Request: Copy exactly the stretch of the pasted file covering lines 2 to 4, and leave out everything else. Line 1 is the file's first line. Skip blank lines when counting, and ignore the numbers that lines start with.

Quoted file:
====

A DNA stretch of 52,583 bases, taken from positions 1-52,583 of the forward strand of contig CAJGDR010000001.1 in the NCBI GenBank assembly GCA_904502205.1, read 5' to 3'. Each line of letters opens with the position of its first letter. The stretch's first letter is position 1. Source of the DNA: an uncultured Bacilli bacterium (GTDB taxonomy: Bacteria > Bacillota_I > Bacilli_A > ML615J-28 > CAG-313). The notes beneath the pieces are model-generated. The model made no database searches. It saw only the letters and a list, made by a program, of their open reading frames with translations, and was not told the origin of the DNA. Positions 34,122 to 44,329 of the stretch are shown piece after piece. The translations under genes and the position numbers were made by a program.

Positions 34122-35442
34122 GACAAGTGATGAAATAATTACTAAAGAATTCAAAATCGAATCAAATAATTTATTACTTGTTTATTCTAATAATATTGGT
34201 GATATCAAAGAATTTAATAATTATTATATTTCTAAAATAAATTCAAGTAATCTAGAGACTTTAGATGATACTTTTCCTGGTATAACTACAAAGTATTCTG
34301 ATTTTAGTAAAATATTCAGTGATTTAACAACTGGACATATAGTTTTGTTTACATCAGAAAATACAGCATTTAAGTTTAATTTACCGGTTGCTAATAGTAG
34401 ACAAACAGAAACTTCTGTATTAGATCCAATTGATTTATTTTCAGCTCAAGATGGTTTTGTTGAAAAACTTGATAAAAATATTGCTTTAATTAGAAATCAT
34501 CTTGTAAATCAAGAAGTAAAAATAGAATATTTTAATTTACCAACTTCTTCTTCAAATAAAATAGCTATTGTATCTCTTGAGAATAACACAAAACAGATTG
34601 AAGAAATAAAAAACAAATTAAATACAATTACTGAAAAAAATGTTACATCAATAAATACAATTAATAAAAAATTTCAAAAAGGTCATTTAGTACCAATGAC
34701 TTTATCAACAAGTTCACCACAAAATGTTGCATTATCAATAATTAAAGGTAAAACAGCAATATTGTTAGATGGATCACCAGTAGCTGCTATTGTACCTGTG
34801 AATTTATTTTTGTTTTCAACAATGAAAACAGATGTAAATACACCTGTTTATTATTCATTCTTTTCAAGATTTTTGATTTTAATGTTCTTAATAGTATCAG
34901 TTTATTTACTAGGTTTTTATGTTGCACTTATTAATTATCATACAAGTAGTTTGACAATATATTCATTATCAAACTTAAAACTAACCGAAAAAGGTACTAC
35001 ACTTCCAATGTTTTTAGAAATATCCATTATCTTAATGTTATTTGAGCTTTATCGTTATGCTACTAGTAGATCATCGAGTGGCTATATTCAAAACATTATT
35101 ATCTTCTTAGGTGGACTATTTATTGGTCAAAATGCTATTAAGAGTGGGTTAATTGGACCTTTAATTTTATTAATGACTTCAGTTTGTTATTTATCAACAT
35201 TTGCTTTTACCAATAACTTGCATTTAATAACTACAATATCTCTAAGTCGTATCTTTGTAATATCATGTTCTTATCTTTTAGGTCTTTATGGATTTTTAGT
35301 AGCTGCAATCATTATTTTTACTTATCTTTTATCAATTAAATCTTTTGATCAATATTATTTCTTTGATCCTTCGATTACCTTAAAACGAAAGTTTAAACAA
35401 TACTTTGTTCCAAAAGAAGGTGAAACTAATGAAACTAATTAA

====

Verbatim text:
Positions 34122-35442
34122 GACAAGTGATGAAATAATTACTAAAGAATTCAAAATCGAATCAAATAATTTATTACTTGTTTATTCTAATAATATTGGT
34201 GATATCAAAGAATTTAATAATTATTATATTTCTAAAATAAATTCAAGTAATCTAGAGACTTTAGATGATACTTTTCCTGGTATAACTACAAAGTATTCTG